The Azusa Street Revival was a historic Pentecostal revival meeting that took place in Los Angeles, California and is the origin of the Pentecostal movement. It was led by William J. Seymour, an African American preacher. It began with a meeting on April 14, 1906, and continued until roughly 1915. The revival was characterized by ecstatic spiritual experiences accompanied by miracles, dramatic worship services, speaking in tongues, and inter-racial mingling. The participants were criticized by the secular media and Christian theologians for behaviors considered to be outrageous and unorthodox, especially at the time. Today, the revival is considered by historians to be the primary catalyst for the spread of Pentecostalism in the 20th century.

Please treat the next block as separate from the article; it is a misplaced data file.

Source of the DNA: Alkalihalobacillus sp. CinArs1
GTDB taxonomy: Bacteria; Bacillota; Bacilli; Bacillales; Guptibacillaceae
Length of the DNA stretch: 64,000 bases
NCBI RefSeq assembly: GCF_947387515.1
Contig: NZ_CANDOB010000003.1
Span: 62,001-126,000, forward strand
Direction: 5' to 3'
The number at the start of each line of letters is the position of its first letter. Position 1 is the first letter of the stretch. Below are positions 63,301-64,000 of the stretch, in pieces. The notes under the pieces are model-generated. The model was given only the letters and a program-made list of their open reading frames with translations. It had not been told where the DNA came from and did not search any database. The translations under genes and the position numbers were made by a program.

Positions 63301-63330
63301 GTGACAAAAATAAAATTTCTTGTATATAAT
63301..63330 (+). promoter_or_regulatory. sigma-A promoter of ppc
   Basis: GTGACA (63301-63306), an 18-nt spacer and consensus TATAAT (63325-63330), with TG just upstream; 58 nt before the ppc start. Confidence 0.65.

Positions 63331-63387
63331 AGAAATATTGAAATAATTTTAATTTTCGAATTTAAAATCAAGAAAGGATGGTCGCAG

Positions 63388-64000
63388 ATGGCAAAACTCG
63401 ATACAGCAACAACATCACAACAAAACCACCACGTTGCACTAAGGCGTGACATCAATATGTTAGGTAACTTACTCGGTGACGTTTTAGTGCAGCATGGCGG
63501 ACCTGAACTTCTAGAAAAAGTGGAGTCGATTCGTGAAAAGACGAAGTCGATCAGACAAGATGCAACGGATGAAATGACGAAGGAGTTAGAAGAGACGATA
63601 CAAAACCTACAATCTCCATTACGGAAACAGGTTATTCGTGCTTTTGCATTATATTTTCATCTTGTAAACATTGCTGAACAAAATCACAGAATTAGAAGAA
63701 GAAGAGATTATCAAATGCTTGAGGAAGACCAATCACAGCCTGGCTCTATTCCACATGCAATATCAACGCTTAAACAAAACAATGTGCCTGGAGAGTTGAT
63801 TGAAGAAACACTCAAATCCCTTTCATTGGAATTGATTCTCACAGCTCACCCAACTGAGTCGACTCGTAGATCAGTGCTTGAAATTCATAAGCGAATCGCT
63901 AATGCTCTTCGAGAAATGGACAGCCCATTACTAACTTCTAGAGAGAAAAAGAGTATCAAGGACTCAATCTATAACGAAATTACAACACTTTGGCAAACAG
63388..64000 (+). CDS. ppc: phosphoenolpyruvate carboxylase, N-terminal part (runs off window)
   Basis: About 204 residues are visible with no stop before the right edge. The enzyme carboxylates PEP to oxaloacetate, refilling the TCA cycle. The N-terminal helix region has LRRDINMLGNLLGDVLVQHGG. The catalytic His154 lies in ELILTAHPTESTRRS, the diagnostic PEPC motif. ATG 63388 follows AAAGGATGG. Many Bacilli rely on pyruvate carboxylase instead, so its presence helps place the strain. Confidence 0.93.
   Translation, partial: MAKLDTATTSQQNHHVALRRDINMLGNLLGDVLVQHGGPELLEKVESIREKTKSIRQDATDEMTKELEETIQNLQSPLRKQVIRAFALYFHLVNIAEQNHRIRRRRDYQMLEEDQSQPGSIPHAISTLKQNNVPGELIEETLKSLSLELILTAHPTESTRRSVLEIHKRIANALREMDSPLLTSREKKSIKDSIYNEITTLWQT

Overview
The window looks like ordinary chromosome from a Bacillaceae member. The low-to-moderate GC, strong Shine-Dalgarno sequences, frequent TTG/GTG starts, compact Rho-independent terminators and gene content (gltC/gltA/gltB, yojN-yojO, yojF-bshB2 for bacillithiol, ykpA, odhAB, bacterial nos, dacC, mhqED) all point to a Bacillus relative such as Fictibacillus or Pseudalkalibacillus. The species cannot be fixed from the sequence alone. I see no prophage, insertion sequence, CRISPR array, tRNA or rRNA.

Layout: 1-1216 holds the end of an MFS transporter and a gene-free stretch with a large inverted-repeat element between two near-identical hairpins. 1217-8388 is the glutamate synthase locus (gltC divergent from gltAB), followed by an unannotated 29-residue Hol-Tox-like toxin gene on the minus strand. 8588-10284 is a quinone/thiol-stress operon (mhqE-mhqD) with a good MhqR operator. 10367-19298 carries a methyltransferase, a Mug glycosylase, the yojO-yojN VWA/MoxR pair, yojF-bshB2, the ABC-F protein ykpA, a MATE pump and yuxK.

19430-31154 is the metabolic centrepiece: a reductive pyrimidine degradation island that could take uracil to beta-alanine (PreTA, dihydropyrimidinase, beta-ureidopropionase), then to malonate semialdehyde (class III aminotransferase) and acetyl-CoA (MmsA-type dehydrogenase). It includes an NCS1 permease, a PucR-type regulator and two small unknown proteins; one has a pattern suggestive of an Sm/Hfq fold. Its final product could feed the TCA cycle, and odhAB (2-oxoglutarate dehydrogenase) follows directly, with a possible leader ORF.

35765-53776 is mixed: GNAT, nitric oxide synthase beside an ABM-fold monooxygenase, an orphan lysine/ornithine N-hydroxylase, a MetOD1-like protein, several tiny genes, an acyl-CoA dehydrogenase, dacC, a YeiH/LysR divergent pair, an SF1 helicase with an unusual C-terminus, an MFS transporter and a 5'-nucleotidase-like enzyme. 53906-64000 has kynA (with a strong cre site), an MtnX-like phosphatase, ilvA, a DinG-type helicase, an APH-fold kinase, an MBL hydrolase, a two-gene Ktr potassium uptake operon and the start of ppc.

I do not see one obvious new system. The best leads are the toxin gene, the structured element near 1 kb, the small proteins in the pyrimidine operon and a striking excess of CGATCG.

Other articles related to "azusa street revival, azusa street, street, revival":
... By the end of 1906, most leaders from Azusa Street had spun off to form other congregations, such as the 51st Street Apostolic Faith Mission, the Spanish AFM, and the Italian Pentecostal Mission ... The Azusa Street Revival is commonly regarded as the beginning of the modern-day Pentecostal Movement ...
... From his base on Azusa Street he began to preach his doctrinal beliefs ... This revival meeting extended from 1906 until 1909, and became known as the Azusa Street Revival ... Christ, received the Holy Spirit at the revival ...
Famous quotes containing the words revival and/or street:
“I do not think a revival of business will be greatly postponed by [Samuel J.] Tildens election. Business prosperity does not, in my judgment, depend on government so much as men commonly think.”
—Rutherford Birchard Hayes (18221893)
“There was an Old Man who supposed,
That the street door was partially closed;”
—Edward Lear (18121888)